and that First American represented to him there were no liens on the property. Based
To the extent that Gunn seeks review of the numerous rulings in the Delaware
Courts, this Court does not have authority to review final judgments of a state court in
judicial proceedings under the Rooker-Feldman doctrine. The Rooker-Feldman
doctrine refers to principles set forth by the Supreme Court in Rooker v. Fidelity Trust
Co., 263 U.S. 413 (1923), and District of Columbia Court of Appeals v. Feldman, 460
U.S. 462 (1983). Because the doctrine divests the court of subject matter jurisdiction, it
may be raised at any time by the court sua sponte. Desi's Pizza, Inc. v. City of WilkesBarre, 321 F.3d 411, 420 (3d Cir. 2003), Given Gunn's litigation history, in all
likelihood, the claims against First American are barred either by issue or claim
preclusion or both.
Wells Fargo removed the case to this Court.
upon First American's representation, Gunn "proceeded to incur indebtedness in the
form of a $360,000.00 mortgage." (D.I. 3, 1J6).
Gunn received a notice on December 12, 2006 from EQCC Home Equity Loan
Trust 1998-2 that it intended "to proceed with foreclosure against the previous owners
of the property, Leisa and Robert Johnson." (/d., 1J7). The same day, Gunn contacted
his mortgage company, Wells Fargo Mortgage Corporation, to inform it of the alleged
cloud on the title to his property. 4 (/d., 1J8). Wells Fargo assured Gunn that the efforts of
EQCC were fraudulent and that "he was in a first lien position," and it assured Gunn
that it would vigorously defend against any foreclosure by EQCC. (/d.).
On May 5, 2008, Wells Fargo advised Gunn that it would be filing a title clam
against First American to protect [Gunn's] interest in the mortgage. (/d., 1J9). Wells
Fargo rescinded its prior position that it would challenge EQCC and suggested Plaintiff
retain counsel. (/d.). On December 4, 2008, Plaintiff retained Shachtman to defend the
EQCC foreclosure. (/d., 1J1 0). Plaintiff alleges that "Shachtman failed to request
authentication of a counterfeit document file[d] into the court and the local land record."
Counts one, two, and three are raised against First American and count four is
raised against Shachtman. Count one alleges that First American willfully violated
RESPA when it misrepresented to Gunn that he was the first lien holder and that there
Wells Fargo is not a named defendant. Gunn sought recovery against Wells
Fargo in Civ. No. 10-066-SD for alleged violations of the TILA, 15 U.S.C. § 1640, fraud,
and that it committed a fraudulent business act of practice within the meaning of
Business and Professions Codes. On July 13, 2010, the District Court granted Wells
Fargo's motion to dismiss the complaint. See Civ. No. 10-066-SD, at D.l. 16.
were no other liens against the property. Count two alleges that First American violated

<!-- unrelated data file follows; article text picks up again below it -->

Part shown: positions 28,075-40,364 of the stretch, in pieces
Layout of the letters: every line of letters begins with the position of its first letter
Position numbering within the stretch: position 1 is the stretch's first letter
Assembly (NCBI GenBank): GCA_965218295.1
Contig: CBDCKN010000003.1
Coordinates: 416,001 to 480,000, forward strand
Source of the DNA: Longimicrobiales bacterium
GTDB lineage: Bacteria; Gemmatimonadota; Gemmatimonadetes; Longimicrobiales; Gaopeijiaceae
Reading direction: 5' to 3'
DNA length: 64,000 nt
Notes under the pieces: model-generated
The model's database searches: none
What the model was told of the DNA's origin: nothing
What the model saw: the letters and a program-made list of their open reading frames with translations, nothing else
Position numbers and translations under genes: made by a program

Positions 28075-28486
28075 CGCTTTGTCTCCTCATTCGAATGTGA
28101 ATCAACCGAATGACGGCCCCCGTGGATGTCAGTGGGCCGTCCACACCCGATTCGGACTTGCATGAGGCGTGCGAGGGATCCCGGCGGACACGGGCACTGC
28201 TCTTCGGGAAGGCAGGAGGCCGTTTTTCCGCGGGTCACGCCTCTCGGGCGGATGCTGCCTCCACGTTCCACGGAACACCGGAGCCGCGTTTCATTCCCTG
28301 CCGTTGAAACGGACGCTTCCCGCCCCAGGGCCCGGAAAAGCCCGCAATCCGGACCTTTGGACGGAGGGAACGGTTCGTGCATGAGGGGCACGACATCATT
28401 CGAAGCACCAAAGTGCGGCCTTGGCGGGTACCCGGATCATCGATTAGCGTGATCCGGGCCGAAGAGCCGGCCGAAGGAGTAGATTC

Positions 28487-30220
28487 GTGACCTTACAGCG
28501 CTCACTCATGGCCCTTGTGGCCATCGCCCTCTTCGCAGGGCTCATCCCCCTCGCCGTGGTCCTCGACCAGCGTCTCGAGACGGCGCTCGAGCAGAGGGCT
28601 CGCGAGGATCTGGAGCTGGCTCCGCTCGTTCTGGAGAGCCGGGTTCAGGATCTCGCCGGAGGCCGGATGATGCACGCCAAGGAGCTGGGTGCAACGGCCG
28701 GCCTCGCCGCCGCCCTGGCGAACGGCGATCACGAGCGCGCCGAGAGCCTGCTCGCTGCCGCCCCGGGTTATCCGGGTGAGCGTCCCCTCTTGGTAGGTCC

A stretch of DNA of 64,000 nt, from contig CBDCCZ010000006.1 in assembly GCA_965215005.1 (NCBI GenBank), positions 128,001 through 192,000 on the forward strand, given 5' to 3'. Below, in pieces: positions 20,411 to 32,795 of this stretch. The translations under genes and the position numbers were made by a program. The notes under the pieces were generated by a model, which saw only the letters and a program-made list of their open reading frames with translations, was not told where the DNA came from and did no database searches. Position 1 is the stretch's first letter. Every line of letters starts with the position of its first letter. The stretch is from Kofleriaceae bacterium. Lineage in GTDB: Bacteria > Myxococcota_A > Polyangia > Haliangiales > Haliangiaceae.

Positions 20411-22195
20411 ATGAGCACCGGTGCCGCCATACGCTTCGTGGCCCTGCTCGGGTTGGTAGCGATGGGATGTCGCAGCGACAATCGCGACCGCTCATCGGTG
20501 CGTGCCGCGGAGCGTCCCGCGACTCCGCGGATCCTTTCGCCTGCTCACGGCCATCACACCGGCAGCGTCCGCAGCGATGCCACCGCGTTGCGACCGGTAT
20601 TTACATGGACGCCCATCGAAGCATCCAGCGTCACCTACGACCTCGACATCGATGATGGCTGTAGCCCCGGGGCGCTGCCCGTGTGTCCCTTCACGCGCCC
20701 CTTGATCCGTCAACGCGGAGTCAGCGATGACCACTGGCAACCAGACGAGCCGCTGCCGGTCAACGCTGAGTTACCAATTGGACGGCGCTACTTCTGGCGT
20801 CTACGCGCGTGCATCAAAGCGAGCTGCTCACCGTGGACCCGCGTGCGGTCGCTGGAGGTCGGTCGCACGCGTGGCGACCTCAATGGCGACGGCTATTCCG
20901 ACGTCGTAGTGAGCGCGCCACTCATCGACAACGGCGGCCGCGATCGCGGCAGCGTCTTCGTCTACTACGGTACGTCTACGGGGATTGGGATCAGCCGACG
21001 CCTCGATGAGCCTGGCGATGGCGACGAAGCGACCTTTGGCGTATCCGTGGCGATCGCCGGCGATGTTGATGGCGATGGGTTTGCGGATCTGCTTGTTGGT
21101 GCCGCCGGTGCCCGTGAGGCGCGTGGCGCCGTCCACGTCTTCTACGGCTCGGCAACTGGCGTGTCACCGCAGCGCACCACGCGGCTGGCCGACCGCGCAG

the TILA when it misrepresented to Gunn that there were no existing liens that could
compromise his first lien title position. Count three alleges that, because First American
was paid to perform a title search and issue title insurance, it breached its contract with
Gunn when it produced a report that misrepresented the fact as to the actual chain of
Counts one, two, and three are shown by the Complaint to be time-barred.
The statute of limitations is an affirmative defense that generally must be raised
by the defendant. See Benak ex ref. Alliance Premier Growth Fund v. Alliance Capital
Mgmt. L.P., 435 F.3d 396, 400 n.14 (3d Cir. 2006). Where the statute of limitations
"'defense is obvious from the face of the complaint and no further factual record is
required to be developed,"' '"sua sponte dismissal is appropriate [under 28 U.S.C. §
1915.]"' Davis v. Gauby, 408 F. App'x 524, 526 (3d Cir. 201 0) (quoting Fogle v.
Pierson, 435 F.3d 1252, 1258 (10 1h Cir. 2006)).
The Complaint does not indicate which sections of the RESPA and TILA that
First American allegedly violated, but Gunn seeks money damages. Claims under
RESPA and TILA must be brought within one to three years of the alleged violation.
See, e.g., 12 U.S.C. § 2614 (RESPA claims brought pursuant to 12 U.S.C. § 2605 must
be filed within three years of the violation, and RESPA claims brought pursuant to 12
U.S.C. §§ 2607 or 2608 must be filed within one year of the violation); 15 U.S.C.
§ 1640(e) (TILA claims for damages must be brought within one year of the date of the
occurrence of the violation); 15 U.S.C. § 1635(a) and 12 C.F.R. § 226.23(a)(1) (a claim
for rescission under the TILA is barred at the end of the three-year limitations period);
Williams v. Wells Fargo Home Mortg., Inc., 410 F. App'x 495,498 (3d Cir. 2011). Here,
the loan at issue was consummated on April 17, 2006. The February 1, 2013 filing of
this action clearly exceeds the one or three-year statute of limitations under the RESPA
and FILA statutes. 5
Count three alleges breach of contract. Under Delaware law, the statute of
limitations for a breach of contract claim is three years. 10 Del. C. § 8106. The cause
of action accrues "at the time of the wrongful act, even if the plaintiff is ignorant of the